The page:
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Researchers Defeat CAPTCHA on Popular Web Sites

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The examples of text CAPTCHAs that could be solved by the Stanford CAPTCHA-breaking algorithms.

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Stanford University researchers have developed an automated tool that can decipher Completely Automated Public Turing tests to tell Computers and Humans Apart (CAPTCHAs), which are used by many Web sites as an anti-spam test.

The Stanford team, led by researchers Elie Bursztein, Matthieu Martin, and John C. Mitchel, developed various methods of cleaning up purposefully introduced background noise and breaking text strings into individual characters for easier recognition.

Some of the CAPTCHA-breaking algorithms are based on tools used by robots to orient themselves in new environments. The researchers created Decaptcha, which was run against CAPTCHAs used by 15 high-profile Web sites. The only tested site that could not be broken was Google.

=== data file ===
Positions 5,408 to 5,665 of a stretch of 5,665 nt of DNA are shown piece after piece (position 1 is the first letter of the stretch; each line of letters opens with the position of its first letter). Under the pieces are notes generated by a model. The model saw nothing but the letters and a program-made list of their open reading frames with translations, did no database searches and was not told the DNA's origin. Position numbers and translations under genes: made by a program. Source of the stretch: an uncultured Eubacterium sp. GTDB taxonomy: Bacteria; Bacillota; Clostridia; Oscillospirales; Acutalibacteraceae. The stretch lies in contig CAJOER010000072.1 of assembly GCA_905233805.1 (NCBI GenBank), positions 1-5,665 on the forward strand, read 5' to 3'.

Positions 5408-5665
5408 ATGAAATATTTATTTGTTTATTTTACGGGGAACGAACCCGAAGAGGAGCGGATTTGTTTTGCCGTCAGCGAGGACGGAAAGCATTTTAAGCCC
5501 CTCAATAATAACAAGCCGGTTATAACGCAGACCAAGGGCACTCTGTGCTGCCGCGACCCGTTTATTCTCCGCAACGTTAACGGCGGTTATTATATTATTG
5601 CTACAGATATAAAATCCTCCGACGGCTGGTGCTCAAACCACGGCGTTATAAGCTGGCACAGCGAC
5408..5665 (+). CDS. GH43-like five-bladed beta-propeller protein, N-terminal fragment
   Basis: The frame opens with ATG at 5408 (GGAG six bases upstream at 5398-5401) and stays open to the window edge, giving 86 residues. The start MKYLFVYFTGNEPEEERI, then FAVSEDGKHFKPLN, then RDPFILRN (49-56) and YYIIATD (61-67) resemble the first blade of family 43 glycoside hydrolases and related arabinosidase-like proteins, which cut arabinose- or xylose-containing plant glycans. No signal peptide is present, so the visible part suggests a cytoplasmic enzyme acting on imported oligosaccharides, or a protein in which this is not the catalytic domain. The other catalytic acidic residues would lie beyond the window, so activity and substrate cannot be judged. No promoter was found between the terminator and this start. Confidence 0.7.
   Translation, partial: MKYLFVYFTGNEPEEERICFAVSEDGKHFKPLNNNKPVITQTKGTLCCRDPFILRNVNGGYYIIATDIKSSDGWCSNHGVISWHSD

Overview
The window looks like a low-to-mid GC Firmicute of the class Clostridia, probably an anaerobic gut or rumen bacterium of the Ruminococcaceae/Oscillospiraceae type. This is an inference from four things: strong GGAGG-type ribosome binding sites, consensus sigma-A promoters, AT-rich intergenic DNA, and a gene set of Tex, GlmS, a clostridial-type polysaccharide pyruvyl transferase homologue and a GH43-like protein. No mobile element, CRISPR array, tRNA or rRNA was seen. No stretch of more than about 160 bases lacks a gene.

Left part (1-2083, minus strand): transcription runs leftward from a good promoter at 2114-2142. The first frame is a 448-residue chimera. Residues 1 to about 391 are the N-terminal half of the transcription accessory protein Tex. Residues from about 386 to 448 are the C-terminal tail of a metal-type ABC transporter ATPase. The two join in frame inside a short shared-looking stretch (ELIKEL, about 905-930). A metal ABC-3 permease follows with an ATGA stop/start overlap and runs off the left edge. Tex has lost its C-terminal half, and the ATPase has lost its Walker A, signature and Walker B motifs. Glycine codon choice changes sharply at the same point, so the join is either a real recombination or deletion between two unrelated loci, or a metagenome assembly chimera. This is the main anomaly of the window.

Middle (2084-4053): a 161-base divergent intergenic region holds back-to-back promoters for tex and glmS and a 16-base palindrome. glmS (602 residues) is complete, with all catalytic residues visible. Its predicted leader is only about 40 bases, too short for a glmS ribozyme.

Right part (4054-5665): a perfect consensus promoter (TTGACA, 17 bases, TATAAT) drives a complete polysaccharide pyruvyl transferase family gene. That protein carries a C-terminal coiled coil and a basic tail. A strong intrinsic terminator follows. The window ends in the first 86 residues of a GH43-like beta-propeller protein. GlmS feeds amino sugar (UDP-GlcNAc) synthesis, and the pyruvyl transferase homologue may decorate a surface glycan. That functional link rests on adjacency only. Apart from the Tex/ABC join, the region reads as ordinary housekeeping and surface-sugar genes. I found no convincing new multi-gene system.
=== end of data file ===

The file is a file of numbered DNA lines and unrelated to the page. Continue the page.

The researchers also developed several recommendations to improve CAPTCHA security, including randomizing the length of the text string, randomizing the character size, applying a wave-like effect to the output, and using collapsing or lines in the background.

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